Ugh! I just typed a long response that disappeared. Let’s try it again.

    I’ll second Aquariangt’s recommendation for The Honest Kitchen.

    I’ll also make a suggestion for raw. Answers. Answers is a fermented raw product. Straight Answers is meat, organ, and bone only. It’s made complete and balanced by adding Answers goat milk. Detailed Answers is complete and balanced. In addition to meat, organ, and bone, it includes veggies, eggs, Montmorillonite, decaffeinated green tea, and anchovy, and sardine oils. I estimate your 55 pound adult dog would eat about 10 ounces per day of Detailed Answers. A two pound carton sells for about $14 where I live. You’d need about 9.5 cartons per month for a total of 300 ounces monthly, which would cost you about $135 per month. My dogs eat less Answers than they do other raw foods, although both have around 60 kcals per ounce. Fermented foods are more nourishing.

    For the record, my dogs are currently eating Answers, but they eat a wide variety of foods including, kibble, can, fresh whole foods and raw.

    Also, I believe allergy tests are fairly unreliable and the gold standard for determining food intolerances is a well constructed elimination diet. That said, I was shocked at my saliva and hair test results from Glacier Peaks. The test was only $85, which for me was affordable. I had always thought my dog was fish intolerant, but the GP test results said otherwise. I’m happy to report that my dog just polished of a bag of Acana Pacifica, a fish based food, with zero issues whatsoever.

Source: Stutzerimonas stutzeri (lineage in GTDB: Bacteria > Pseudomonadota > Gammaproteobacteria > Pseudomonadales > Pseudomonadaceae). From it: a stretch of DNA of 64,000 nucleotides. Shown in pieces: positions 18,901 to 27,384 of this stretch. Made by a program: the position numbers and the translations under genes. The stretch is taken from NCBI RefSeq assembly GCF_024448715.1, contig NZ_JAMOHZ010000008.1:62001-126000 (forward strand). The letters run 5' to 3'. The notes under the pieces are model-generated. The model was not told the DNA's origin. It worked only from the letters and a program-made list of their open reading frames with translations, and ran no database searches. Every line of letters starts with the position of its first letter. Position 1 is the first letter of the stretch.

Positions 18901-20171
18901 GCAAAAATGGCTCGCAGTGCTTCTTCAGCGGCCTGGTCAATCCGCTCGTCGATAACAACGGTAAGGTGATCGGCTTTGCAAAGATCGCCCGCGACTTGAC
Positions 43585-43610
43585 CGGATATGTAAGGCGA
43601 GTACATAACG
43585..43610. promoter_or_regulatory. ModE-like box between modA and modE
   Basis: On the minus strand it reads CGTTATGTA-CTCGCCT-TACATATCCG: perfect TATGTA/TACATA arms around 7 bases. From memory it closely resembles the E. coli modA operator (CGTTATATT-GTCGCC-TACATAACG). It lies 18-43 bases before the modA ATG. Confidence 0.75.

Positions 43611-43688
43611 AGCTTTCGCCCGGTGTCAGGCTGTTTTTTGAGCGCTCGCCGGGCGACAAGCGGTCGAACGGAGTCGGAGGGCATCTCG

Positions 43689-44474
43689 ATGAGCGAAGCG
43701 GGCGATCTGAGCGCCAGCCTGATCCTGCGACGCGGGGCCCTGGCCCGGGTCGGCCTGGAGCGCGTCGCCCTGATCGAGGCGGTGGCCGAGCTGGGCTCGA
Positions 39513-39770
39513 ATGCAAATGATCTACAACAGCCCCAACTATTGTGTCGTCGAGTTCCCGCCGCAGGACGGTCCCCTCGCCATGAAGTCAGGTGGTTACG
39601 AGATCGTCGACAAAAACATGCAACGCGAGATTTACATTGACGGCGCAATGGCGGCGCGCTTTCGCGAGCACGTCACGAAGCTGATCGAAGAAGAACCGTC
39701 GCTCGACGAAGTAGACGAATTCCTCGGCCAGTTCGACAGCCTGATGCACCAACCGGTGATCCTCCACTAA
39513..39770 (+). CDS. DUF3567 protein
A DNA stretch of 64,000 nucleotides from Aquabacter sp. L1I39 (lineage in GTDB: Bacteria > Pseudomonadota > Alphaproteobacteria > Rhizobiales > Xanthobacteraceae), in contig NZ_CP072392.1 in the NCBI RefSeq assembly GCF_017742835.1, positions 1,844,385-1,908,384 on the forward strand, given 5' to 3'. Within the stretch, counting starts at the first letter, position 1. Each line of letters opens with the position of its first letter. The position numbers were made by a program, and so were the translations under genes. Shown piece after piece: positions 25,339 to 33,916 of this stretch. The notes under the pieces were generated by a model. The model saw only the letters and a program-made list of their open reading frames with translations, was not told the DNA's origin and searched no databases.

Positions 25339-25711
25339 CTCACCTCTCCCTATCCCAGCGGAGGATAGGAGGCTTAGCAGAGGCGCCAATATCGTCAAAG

I see that the Glacier Holistics posts a disclaimer for this “test”

    “The information provided by this assessment is intended for educational and nutritional purposes only and is not intended to diagnose, treat, cure or prevent any disease.”

    Why run a test when the company that is offering it states it has no applicable purpose?

    I thought about getting a few kits.. taking samples and sending them in to see it the results were repeatable but when asked about accuracy the company states “results vary”. This could mean they acknowledge that you won’t get the same results twice on the same sample.

    Shawna, I understand how powerful personal experience is. Last year I woke one day with terrible knee pain. I hadn’t injured my knee and had no idea why. My husband wanted me to go to the Dr and I said if it wasn’t resolved in 6 months I’d go. Rest, ice, elevation, knee support brace resulted in a waxing and waning pattern but it was always there.

    About 5 1/2 months in it flared terribly and I conceded I’d have to go to the Dr as I promised hubby I would. But … in pain and out of options I asked an acquaintance who practiced an alternative modality to treat me. He had offered many times before and I politely declined.

    It was arranged for a evening treatment. The next am I woke and the pain was gone! Vanished! It has now been over 6 months and it never returned. Certainly would have made a believer out of me. I say would have because on the night of the scheduled treatment something came up and he couldn’t do it. I was never treated. The pain went away just as suddenly as it came on.

    I always understood that testimonial was a weak form of evidence and that controlled blinded studies are needed, but boy oh boy did that experience ever drive that point home!